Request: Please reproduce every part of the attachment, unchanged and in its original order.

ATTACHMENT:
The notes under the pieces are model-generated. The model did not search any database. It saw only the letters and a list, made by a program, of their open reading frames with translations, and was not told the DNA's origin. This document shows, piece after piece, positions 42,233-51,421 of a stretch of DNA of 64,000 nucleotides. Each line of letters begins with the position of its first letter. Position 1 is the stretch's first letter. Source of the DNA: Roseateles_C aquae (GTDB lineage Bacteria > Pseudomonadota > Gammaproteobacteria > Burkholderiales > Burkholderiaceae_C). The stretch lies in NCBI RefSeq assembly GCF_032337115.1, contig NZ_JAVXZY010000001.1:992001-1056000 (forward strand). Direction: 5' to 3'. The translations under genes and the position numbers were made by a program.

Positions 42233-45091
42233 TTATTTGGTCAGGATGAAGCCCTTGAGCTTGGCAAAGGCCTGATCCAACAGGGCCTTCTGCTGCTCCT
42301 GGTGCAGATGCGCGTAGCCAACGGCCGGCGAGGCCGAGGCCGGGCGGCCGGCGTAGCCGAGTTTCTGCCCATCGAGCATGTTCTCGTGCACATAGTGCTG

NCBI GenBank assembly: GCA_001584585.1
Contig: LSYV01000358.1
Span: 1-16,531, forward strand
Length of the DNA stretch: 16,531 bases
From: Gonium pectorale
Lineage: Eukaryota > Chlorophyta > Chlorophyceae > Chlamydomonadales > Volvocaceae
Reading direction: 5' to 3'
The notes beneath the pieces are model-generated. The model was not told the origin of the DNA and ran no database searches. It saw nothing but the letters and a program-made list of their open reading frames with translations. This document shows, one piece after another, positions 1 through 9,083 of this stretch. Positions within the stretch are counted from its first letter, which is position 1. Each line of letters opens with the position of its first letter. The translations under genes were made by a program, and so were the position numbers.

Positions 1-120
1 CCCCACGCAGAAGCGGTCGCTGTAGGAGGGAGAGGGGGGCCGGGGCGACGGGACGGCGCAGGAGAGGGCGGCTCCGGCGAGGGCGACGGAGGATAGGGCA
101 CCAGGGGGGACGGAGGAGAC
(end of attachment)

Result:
The notes under the pieces are model-generated. The model did not search any database. It saw only the letters and a list, made by a program, of their open reading frames with translations, and was not told the DNA's origin. This document shows, piece after piece, positions 42,233-51,421 of a stretch of DNA of 64,000 nucleotides. Each line of letters begins with the position of its first letter. Position 1 is the stretch's first letter. Source of the DNA: Roseateles_C aquae (GTDB lineage Bacteria > Pseudomonadota > Gammaproteobacteria > Burkholderiales > Burkholderiaceae_C). The stretch lies in NCBI RefSeq assembly GCF_032337115.1, contig NZ_JAVXZY010000001.1:992001-1056000 (forward strand). Direction: 5' to 3'. The translations under genes and the position numbers were made by a program.

Positions 42233-45091
42233 TTATTTGGTCAGGATGAAGCCCTTGAGCTTGGCAAAGGCCTGATCCAACAGGGCCTTCTGCTGCTCCT
42301 GGTGCAGATGCGCGTAGCCAACGGCCGGCGAGGCCGAGGCCGGGCGGCCGGCGTAGCCGAGTTTCTGCCCATCGAGCATGTTCTCGTGCACATAGTGCTG

NCBI GenBank assembly: GCA_001584585.1
Contig: LSYV01000358.1
Span: 1-16,531, forward strand
Length of the DNA stretch: 16,531 bases
From: Gonium pectorale
Lineage: Eukaryota > Chlorophyta > Chlorophyceae > Chlamydomonadales > Volvocaceae
Reading direction: 5' to 3'
The notes beneath the pieces are model-generated. The model was not told the origin of the DNA and ran no database searches. It saw nothing but the letters and a program-made list of their open reading frames with translations. This document shows, one piece after another, positions 1 through 9,083 of this stretch. Positions within the stretch are counted from its first letter, which is position 1. Each line of letters opens with the position of its first letter. The translations under genes were made by a program, and so were the position numbers.

Positions 1-120
1 CCCCACGCAGAAGCGGTCGCTGTAGGAGGGAGAGGGGGGCCGGGGCGACGGGACGGCGCAGGAGAGGGCGGCTCCGGCGAGGGCGACGGAGGATAGGGCA
101 CCAGGGGGGACGGAGGAGAC